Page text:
Immoderate Greatness: Why Civilizations Fail. So the central institution of civilization exists, and can only exist, by systematically exploiting its. Civilization, for all its wonders and advantages, is destined to collapse due to its nature, writes Ophuls in this meticulously argued treatise. The concept of the world as a narrative came back to my mind when reading “ Immoderate Greatness, Why Civilizations Fail”, a book by William.

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Unfortunately, it will not receive such attention because humanity, as Ophuls brutally describes, is hard-wired for self destruction and ultimately terminal decline. In so doing they will reject or marginalise competing narratives shy might challenge their current worldview. June 2, at 4: I have just finished reading it.

Immoderate Greatness: Why Civilizations Fail

For the last ten years I have been studying how energy, the environment and economics interrelate. This is a well-written, thought-provoking book, and definitely worth reading. Buy the selected items together This item: Not only are some of his supports weak like applying scientific laws to society as if it ain’t no thang or having to take his word on everything because the book is so short but I found him to be unduly critical of humanity in general not a huge surprise since he is trying to be objective while also being a doomsayer.

They travel an arc from initial success to terminal decay and ultimate collapse due to intrinsic, inescapable biophysical limits combined with an inexorable trend toward moral decay and practical failure. Thus complexity breeds more of the same, and each increase in complexity makes it harder to cope, while at the same time escalating the penalty for failure.


To make a car requires not only many direct inputs—steel, copper, fuel, water, chemicals, and so forth—but also many indirect ones such as a factory and labor force as well as the matter and energy needed to sustain them.

The irony of the Titanic metaphor is that we may be sunk by a lack of icebergs. This isn’t about the sky is falling, it’s about a simple premise that all civilizations grow then die. Nonetheless, he fails to prove this other than through personal analysis, his evidence isn’t as straight forward as some other texts on ecological failure relating to the fall of civilization.

Open Preview See a Problem? In addition, as previously noted, those in power instinctively understand fqil reforming a corrupt polity can precipitate chaos and collapse, so they legitimately fear embarking on change.

For example, salinization due to inappropriate irrigation plagued many ancient civilizations and continues to be greahness problem today. Abbey Road rated it liked it Sep 19, These 3 locations in All: I couldn’t disagree more. Get fast, free shipping with Amazon Prime. Thus the entropy of the system has increased. It does remind Tainter. Finally, however, resources are either effectively exhausted or no longer repay the effort needed to exploit them.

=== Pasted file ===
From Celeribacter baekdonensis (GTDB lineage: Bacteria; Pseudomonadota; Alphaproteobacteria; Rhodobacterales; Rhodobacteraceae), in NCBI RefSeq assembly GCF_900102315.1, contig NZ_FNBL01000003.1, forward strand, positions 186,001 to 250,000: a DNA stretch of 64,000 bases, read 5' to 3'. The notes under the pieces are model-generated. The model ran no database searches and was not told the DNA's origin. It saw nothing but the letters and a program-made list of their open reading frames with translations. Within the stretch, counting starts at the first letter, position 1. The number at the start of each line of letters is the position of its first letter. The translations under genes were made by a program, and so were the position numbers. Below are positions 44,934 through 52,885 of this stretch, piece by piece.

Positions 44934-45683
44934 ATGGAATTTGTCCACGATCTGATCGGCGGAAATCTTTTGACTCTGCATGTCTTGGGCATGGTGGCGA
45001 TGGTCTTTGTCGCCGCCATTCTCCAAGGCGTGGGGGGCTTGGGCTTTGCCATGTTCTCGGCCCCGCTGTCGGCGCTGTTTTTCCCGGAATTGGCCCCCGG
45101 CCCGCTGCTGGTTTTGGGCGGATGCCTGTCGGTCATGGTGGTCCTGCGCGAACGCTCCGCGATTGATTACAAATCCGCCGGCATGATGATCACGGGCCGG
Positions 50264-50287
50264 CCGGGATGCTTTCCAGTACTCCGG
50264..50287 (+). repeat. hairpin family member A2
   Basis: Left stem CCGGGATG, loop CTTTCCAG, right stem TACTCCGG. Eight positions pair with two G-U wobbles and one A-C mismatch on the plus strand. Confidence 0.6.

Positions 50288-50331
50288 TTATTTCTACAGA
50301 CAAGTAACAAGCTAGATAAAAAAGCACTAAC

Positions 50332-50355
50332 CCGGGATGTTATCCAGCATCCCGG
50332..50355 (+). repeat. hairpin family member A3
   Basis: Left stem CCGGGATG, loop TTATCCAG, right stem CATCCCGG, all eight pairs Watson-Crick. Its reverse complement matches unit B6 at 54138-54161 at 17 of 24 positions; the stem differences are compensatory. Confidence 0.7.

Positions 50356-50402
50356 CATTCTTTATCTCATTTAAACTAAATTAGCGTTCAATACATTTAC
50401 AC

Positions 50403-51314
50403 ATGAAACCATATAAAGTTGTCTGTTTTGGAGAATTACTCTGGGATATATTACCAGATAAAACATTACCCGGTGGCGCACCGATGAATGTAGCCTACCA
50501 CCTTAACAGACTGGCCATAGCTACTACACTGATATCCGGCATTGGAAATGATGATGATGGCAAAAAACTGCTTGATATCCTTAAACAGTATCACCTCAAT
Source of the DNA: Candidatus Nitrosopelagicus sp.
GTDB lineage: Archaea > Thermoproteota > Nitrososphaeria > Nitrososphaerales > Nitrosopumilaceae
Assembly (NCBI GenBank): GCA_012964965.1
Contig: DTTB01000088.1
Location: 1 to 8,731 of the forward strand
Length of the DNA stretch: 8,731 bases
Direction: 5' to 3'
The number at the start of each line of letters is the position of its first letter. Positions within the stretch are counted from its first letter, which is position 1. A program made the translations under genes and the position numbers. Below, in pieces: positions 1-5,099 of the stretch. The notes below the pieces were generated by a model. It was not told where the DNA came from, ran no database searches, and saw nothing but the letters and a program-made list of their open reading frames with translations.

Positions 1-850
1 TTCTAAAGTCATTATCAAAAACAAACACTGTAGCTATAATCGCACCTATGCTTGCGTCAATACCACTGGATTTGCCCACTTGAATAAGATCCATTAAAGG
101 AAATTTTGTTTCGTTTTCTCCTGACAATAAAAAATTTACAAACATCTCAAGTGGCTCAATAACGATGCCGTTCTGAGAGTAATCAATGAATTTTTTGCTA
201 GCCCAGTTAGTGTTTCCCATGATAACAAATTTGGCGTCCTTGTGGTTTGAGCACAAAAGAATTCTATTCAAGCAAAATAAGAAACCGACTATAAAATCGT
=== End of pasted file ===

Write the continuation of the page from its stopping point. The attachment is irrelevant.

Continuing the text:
The narrative of hubristic self esteem appears to be written in philosopher-speak, not grratness language that resonates well with the common man.

Our civilisation has expanded until the last corners of the Earth. For example, to grow cereals takes soil, seeds, fertilizer, and water as well as labor.

Amazon Restaurants Food delivery from local restaurants. As a process, civilization resembles a long-running economic bubble. East Dane Designer Men’s Fashion.

Immoderate Greatness: Why Civilizations Fail: William Ophuls: : Books

This is a short 70 pagehighly readable book summarizing why complex civilizations fail. So the question is actually pretty simple: June 2, at Indeed, ironically, it may be the very effort to reform that precipitates the collapse.


This book is concise and aimed at a wide audience. Third, by deliberately debasing the currency—that is, consciously adopting a policy of inflation.

[PDF] Immoderate Greatness: Why Civilizations Fail [Online Books]

Showing of 64 reviews. In short, denial, evasion, and procrastination are all but inevitable. Planning for the long term becomes an unaffordable luxury. To revert to our financial metaphor, to prevent busts, one must stop booms from happening in the first place by taking away the punchbowl of credit well before the party has gotten out of hand.

The Erosion of Civilizations by David R. To avoid the common fate of all past civilizations will require a radical change in our ethos—to wit, the deliberate renunciation of greatness—lest we precipitate a dark age in which the arts and adornments of civilization are partially or completely lost.

Amazon Drive Cloud storage from Amazon. Peter February 22, at 4: The author only points out that humans were not made to handle the complexity of a civilisation. Best Regards, Russ Day. Yes, very likely but is that next year ummoderate in the next 50 years? For if you remove one constraint, renewed growth quickly pushes the civilization up against the next one, and so on, until it buckles under the strain. Step Back February 14, at 4: These may be hard truths for the believers in the grand narrative of Progress.

Rather, empires behave like all complex adaptive systems. I would highly recommend it.